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The Cat Show by Mrs. W. J. Hays





Author of "The Princess Idleways."

"Yes, next month comes that old, everlasting Thanksgiving-day. I wonder why we have to spend more than half of it at the dinner table!"

"Suppose we don't? Let us strike out on a new lead."

"What can we do? Grandmother's pumpkin pies must be eaten, and grandfather's great turkey must be carved."

"Well, Charlie, I like originality."

"What is that, Sue?—anything in the candy shop?"

"You dreadful boy! You are just too—"

"Sweet for anything," put in Charlie.

Sue jumped up and tried to box his ears; but she chased him out into the hall, and tripped over the mats, and away he went up the stairs, and stood laughing at her as she gathered up her worsted-work.

"If I were a gentleman," said Sue, in her haughtiest manner, "I would assist my friends when misfortune overtook them."

"Hear! hear!" cried Charlie.

"I had the nicest little plan to propose," she went on.

"What was it, Sue?" said Charlie, whose curiosity was aroused.

"Not a word more to one so ungallant, so very rude."

"Ah, Sue dear," coaxed Charlie, coming down and putting his arm around her, "you are the nicest little sister in the world, if you did want to box my ears. Now tell us the plan, that's a darling."

"Well, it isn't much, after all; it is only that I want to make Thanksgiving a little more of a reality, and I thought—now, Charlie, don't laugh at me—that if we could do something for somebody, which would make him thankful, wouldn't it be nicer."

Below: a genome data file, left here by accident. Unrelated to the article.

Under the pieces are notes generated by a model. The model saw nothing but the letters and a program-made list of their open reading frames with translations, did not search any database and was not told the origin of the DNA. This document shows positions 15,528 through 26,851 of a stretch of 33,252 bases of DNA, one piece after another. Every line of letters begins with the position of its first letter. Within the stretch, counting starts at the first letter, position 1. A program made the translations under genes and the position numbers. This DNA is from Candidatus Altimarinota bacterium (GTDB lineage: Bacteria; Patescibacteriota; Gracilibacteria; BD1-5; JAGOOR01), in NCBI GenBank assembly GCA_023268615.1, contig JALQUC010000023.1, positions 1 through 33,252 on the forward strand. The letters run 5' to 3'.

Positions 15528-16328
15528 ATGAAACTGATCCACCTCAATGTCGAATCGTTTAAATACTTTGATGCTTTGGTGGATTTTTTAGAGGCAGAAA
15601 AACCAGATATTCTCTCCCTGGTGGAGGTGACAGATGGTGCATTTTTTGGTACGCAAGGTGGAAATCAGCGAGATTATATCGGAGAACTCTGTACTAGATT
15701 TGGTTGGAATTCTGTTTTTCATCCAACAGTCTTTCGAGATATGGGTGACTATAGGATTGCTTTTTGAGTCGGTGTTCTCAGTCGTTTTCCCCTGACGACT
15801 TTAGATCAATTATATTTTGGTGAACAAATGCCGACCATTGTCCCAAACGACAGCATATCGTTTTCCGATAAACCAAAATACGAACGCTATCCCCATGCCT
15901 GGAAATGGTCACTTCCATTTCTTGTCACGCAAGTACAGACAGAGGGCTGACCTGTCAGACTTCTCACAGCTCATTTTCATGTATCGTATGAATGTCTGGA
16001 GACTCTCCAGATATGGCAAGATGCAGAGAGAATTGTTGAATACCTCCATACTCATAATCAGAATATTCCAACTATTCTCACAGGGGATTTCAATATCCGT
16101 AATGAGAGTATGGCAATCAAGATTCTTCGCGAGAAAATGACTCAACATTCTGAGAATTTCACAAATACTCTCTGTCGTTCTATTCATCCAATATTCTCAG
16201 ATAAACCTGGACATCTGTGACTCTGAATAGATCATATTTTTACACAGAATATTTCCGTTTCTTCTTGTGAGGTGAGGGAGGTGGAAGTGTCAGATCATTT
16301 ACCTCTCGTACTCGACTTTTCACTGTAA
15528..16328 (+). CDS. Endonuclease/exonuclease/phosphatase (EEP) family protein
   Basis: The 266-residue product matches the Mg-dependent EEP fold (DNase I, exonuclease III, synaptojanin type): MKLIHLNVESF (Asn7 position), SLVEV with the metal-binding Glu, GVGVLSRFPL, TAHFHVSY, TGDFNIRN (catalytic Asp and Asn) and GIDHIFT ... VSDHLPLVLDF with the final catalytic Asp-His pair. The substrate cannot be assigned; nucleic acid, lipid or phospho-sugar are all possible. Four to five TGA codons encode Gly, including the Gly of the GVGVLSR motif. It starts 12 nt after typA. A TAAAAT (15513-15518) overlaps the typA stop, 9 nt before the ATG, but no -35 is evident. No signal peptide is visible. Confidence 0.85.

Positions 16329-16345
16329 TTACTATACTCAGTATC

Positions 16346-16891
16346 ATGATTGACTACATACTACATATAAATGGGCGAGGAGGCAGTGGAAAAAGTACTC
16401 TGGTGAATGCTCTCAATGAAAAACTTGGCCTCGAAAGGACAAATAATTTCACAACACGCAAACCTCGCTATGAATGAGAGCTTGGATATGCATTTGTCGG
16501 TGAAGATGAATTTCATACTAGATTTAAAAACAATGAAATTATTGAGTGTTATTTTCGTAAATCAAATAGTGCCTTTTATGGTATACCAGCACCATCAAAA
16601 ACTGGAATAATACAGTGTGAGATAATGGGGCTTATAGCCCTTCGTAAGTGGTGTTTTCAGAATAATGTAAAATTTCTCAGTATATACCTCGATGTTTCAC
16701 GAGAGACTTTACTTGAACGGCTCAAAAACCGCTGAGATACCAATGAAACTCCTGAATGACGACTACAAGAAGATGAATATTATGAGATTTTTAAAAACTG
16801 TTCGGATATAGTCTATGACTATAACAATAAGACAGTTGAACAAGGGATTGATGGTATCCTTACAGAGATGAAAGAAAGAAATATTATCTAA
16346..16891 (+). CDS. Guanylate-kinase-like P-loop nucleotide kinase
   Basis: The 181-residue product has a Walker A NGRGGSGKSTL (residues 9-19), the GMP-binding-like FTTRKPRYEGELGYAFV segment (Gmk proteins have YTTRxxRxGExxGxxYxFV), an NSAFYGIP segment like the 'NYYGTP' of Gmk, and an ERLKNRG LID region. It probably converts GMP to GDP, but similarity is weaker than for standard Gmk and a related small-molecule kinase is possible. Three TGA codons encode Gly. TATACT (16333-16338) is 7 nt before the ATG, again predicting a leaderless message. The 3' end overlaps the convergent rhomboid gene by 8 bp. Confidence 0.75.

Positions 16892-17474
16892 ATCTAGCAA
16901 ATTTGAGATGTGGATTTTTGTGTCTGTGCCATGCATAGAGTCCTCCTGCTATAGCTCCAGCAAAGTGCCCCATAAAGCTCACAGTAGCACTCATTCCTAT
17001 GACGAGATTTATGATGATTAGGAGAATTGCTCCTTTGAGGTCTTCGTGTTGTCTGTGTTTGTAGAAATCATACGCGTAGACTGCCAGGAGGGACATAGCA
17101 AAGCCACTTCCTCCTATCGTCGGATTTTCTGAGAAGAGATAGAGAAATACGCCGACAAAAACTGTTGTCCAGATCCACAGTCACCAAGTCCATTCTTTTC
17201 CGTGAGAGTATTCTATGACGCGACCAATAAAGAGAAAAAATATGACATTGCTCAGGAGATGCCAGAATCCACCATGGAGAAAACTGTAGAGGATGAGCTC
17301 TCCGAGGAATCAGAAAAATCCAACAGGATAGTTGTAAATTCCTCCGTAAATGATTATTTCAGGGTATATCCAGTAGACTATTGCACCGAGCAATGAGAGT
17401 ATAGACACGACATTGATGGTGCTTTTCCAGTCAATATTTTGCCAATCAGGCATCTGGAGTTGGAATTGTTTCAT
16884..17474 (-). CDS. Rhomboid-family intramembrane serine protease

"And who did you think of?"

"I thought of old black Betsey and her husband, they both are so old and so poor. Suppose we give them a dinner?"

"All by ourselves? Where would we get the money?"

"We will have an exhibition of cats. I will borrow Aunt May's old tabby, and John's big Tom, and Lulie Bell's five white kittens, and we have our own, and you can get others, and we will rig up a room in the barn, and put placards up, and I will tie bright ribbons on all their necks, and we'll charge ten cents for grown people and five cents for children, and—oh, I don't know what else."


The idea suited Charlie, and no time must be lost. Every day was valuable. Mother was consulted, and had no objections. Father gave permission to use the harness-room. The cats were borrowed: big cats and little cats, sleepy old pussies and lively young kits, gray cats, white cats, and "cherry-colored cats," as the placard read. "For one day only," was also on the placard. Charlie was door-keeper, and a busy time had Sue in keeping peace among the pussies. They screamed and scratched, and kept up a perfect Pinafore chorus, until the child wished she was deaf, or could give them all opium; but the day wore on, and all the children of their acquaintance enjoyed the sport, and not a few of the elders looked in upon them. By evening Charlie was rejoicing in the possession of a full money-box, but his face grew long as he counted the pennies. In reply to Sue's eager query of "How much?"

"Only two dollars and a half," was his dejected reply.

"Well, we can buy lots of things with that," said Sue, whose knowledge of marketing was limited.

"I am afraid it will take all for the turkey."

"Then we'll get chickens," said Sue.